#ShutdownCanada Halts Traffic At Highways 17 And 6

Protesters with the United Urban Warriors Society took to the highways 17 and 6 intersection during their protests on Feb. 13. Photo by Jessica Brousseau/The Mid-North Monitor/QMI Agency

Protesters with the United Urban Warriors Society took to the highways 17 and 6 intersection during their protests on Feb. 13. Photo by Jessica Brousseau/The Mid-North Monitor/QMI Agency

By JESSICA BROUSSEAU

Members and supporters of the United Urban Warrior Society (UUWS) refuse to be silent as they held another protest and traffic slow down.

Taking to the intersection of highways 17 and 6 on Feb. 13, members were holding their signs high.

With their cries for a national inquiry getting them nothing but rejection after rejection, ralliers were out to have their voice on all matters such as fracking, genocide, and water and land mistreatment heard.

In a national move, #shutdowncanada had Canadians alike taking to social media. A unity on and offline to shut down Canada for a few hours.

In a Facebook comment on the UUWS page, the message of the protest was to “significantly impact the Canadian economy for a day and demand there to be an independent inquiry into the 2,000+ cases of missing or murdered indigenous women.”

Isadore Pangowish, organizer of the UUWS of Manitoulin and the North Shore, said a round table discussion in planned for Feb. 27 regarding an inquiry, but added that is not what they want.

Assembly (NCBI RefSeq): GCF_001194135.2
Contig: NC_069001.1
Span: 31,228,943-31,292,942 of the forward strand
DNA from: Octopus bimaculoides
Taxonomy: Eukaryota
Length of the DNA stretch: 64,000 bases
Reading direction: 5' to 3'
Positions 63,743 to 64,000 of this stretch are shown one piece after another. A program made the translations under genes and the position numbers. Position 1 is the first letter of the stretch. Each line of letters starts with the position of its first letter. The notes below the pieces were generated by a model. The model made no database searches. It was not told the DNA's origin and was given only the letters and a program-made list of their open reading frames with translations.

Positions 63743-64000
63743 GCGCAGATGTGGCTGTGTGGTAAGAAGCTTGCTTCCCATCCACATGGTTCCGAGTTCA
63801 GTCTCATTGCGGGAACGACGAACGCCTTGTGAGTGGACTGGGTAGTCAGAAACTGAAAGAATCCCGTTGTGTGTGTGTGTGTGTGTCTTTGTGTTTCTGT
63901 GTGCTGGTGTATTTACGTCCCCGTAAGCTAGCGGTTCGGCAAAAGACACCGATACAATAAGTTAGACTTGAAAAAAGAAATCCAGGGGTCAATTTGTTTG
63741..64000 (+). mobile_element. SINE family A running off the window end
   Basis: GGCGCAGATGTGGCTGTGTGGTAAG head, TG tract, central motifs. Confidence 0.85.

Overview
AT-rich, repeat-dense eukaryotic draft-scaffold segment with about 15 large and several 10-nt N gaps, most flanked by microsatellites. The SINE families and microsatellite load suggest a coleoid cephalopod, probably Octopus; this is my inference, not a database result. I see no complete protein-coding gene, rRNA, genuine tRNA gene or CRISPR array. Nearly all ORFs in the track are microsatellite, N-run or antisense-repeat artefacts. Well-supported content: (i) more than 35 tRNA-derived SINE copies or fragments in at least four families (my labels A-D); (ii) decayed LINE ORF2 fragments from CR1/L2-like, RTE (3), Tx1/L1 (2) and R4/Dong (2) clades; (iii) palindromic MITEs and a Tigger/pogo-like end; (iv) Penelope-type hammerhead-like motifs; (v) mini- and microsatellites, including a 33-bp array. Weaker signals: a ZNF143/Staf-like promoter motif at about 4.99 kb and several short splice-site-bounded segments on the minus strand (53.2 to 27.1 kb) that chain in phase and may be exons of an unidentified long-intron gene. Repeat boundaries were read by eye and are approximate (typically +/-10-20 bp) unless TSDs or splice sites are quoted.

“How all of us First Nation people see it, there is absolutely no need for a round-table talk,” he said. “What we need is just the upper government and (the) Aboriginal minister to come out and tell us ‘We will do an inquiry.’”

Police presence was on the scene for the two hours to assist with the traffic slow down.

OPP Constable Wayne Berthelot said they were there to protect those protesting as well as the motorists travelling through the area.

For five minutes of every hour, the traffic flow through the intersection was stopped as ralliers took to the highway with their signs and their concerns.

With the small amount of time they had, Pangowish spoke to the protesters about why they were taking such action.

“Because of (Stephen) Harper, we are all standing out here. I know for me, I will not be quiet, I will not shut up and I will keep doing what I am doing.”

Another concern for Pangowish is Bill C-51, an Anti-Terrorism Act, which enacts the security of Canada Information Sharing Act and the Secure Air Travel Act, to amend the Criminal Code, the Canadian Security Intelligence Service Act and the Immigration and Refugee Protection Act and to make related and consequential amendments to other acts.

“What we are doing right now, this will be illegal,” said Pangowish.

“They are calling us radicals,” cried one protester.

“Terrorist,” said another.

Ralliers starting calling out “Harper no more” as the stalled traffic lined the highway towards Nairn Centre.

With two minutes left of the slow down, Pangowish told those in attendance that they are the leaders, that they will not give up.

With mixed cries from the crowd, one woman’s voice spoke up saying their treaties need to be honoured, and their payment of $4 a year is not enough to raise her children.

“Four dollars does not cut it anymore.”

Once their time was up, members and supporters of UUWS headed back to the mediums of highways 17 and 6, as traffic continued flowing, honking their horns as they drove past.

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